Crises help us recover basics we have ignored.
In Catholic life, what is most essential is Jesus, our faith and trust in Him.
Basic as well is our sure belief that one of the most powerful ways Jesus remains with us in the Church is through the seven sacraments, especially the Holy Eucharist—Mass and Holy Communion.
In recent decades, researchers—and just plain observation— have reported somberly that our faith in the sacraments, and our participation at Sunday Mass, have gone down.
Our current trauma, the onslaught of the coronavirus, has caused suffering and struggle for so many of us: those affected by it for sure, but also their families, our elders and homebound, our brave medical professionals, our civic leaders, those now in financial anxiety, our kids out of school and the parents who care for them, and so many who are scared.
The Bible, and history, tell us that in times of plague (now), war, famine, natural disaster, and economic woe, people turn to interior strength, to one another...and to the Lord!
A faith that may have been dormant or ignored is rediscovered, a trust in the Lord who repeated over and over again, “Be not afraid,” and in a Savior who taught, “Fear is useless. What is needed is trust.”
For us as Catholics, a recovered faith means cherishing anew the sacraments.
Understandably, from the Bishop of Rome, Pope Francis, down to the Bishop of New York, yours truly, tough decisions have been made to halt temporarily the public celebration of the Mass and the sacraments, as we take seriously our high moral obligation to protect the health of our people.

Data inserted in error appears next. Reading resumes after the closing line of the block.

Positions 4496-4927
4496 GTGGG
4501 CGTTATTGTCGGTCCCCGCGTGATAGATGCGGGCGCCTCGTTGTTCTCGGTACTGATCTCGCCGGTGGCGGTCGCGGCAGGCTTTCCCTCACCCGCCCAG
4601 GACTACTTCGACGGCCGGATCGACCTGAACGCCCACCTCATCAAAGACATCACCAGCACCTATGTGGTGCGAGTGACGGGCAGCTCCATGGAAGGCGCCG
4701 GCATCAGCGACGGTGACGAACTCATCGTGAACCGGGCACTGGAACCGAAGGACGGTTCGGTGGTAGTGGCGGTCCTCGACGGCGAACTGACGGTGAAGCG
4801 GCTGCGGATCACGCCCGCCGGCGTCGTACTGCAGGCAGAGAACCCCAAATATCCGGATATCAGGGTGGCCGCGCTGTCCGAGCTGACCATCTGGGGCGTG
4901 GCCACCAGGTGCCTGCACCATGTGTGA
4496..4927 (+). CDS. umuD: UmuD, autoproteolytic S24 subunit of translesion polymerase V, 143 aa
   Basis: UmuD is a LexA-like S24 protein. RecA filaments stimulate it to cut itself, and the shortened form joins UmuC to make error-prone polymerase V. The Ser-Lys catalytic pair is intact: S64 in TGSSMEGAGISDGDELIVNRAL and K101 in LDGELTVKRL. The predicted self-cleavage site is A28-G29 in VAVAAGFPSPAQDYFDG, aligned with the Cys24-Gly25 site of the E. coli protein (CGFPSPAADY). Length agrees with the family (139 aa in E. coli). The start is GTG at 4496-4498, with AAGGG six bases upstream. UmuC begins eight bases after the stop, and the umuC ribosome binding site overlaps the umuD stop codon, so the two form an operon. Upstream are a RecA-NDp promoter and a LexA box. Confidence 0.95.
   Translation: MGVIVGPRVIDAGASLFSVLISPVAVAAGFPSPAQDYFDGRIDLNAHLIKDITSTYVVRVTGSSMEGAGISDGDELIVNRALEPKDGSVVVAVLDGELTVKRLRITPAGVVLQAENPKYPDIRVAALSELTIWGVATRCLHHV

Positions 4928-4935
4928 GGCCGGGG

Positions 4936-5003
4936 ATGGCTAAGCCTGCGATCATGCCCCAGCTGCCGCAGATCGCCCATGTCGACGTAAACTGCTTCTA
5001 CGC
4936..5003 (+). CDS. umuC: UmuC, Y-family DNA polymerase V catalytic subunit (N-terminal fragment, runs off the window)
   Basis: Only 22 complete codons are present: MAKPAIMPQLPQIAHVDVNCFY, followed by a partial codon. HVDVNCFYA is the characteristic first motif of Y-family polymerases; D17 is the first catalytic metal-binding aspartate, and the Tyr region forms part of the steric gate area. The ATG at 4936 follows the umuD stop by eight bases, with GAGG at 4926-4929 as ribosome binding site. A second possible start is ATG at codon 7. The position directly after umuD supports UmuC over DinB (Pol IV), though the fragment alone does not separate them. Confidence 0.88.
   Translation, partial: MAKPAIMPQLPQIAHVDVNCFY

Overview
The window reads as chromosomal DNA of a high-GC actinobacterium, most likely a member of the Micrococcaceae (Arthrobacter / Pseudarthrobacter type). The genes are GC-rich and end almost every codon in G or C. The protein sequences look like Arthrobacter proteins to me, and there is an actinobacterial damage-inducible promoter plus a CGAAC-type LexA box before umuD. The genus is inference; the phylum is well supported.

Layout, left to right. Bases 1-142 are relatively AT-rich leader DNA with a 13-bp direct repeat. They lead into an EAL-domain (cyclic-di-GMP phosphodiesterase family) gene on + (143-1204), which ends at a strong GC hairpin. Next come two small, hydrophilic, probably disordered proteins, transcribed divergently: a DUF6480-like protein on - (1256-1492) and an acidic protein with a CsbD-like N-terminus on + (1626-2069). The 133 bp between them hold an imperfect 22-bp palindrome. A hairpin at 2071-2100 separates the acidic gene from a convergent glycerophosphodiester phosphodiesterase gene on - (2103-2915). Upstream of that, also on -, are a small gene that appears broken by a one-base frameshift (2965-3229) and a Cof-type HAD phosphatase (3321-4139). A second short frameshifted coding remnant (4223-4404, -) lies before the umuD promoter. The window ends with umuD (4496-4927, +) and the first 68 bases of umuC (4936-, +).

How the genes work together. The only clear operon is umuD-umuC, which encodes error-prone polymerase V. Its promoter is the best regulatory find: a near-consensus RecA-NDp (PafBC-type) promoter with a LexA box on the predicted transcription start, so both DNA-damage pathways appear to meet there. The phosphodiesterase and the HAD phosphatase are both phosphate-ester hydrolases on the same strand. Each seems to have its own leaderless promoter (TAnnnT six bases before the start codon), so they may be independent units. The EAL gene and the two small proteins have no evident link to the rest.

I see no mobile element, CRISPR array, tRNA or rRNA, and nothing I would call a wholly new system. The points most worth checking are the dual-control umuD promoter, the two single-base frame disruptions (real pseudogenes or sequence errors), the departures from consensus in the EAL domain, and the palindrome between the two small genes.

As necessary as this is, we bishops, priests, deacons, pastoral leaders, and our people are itching for the return of the Mass and the Sacraments. We need them! We want them!
Thank God at least that our churches are open for prayer, that the Mass is available to us on radio, TV, and livestream, that our priests are “on duty,” and available in careful, safe ways, for the sacraments of penance, anointing of the sick, baptisms, marriages and funerals in small, private controlled situations.
Not the same, though, is it? We all realize that.
With Holy Week, Easter, Confirmations, First Holy Communions, weddings, ordinations, religious professions and anniversaries all on the horizon, we’re all especially eager for the communal life of the Church through worship and the sacraments to kick back in. We’re poised to do that the moment we’re advised it’s safe. Thanks for your patience.
For now, though, can we rejoice in the swelling chorus chanting throughout the planet, “We want Mass! We need the Sacraments! We love them! We miss them!”